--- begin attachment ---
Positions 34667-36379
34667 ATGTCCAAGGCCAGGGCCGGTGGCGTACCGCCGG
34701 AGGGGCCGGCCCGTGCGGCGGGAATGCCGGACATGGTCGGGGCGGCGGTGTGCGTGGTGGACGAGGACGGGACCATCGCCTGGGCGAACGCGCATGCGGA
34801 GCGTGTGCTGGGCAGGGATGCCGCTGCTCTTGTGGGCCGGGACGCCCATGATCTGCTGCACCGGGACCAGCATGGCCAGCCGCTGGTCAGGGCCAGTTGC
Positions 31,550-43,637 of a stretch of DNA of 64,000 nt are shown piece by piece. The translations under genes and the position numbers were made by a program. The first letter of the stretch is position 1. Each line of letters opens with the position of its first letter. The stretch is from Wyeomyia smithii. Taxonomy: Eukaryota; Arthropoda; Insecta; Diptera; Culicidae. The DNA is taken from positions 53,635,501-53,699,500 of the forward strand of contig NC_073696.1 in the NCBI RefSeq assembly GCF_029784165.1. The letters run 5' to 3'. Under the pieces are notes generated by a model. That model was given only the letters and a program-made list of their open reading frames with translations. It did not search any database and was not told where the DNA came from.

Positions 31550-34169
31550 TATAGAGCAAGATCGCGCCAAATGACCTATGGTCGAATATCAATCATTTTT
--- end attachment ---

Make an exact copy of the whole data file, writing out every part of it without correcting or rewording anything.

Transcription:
Positions 34667-36379
34667 ATGTCCAAGGCCAGGGCCGGTGGCGTACCGCCGG
34701 AGGGGCCGGCCCGTGCGGCGGGAATGCCGGACATGGTCGGGGCGGCGGTGTGCGTGGTGGACGAGGACGGGACCATCGCCTGGGCGAACGCGCATGCGGA
34801 GCGTGTGCTGGGCAGGGATGCCGCTGCTCTTGTGGGCCGGGACGCCCATGATCTGCTGCACCGGGACCAGCATGGCCAGCCGCTGGTCAGGGCCAGTTGC
Positions 31,550-43,637 of a stretch of DNA of 64,000 nt are shown piece by piece. The translations under genes and the position numbers were made by a program. The first letter of the stretch is position 1. Each line of letters opens with the position of its first letter. The stretch is from Wyeomyia smithii. Taxonomy: Eukaryota; Arthropoda; Insecta; Diptera; Culicidae. The DNA is taken from positions 53,635,501-53,699,500 of the forward strand of contig NC_073696.1 in the NCBI RefSeq assembly GCF_029784165.1. The letters run 5' to 3'. Under the pieces are notes generated by a model. That model was given only the letters and a program-made list of their open reading frames with translations. It did not search any database and was not told where the DNA came from.

Positions 31550-34169
31550 TATAGAGCAAGATCGCGCCAAATGACCTATGGTCGAATATCAATCATTTTT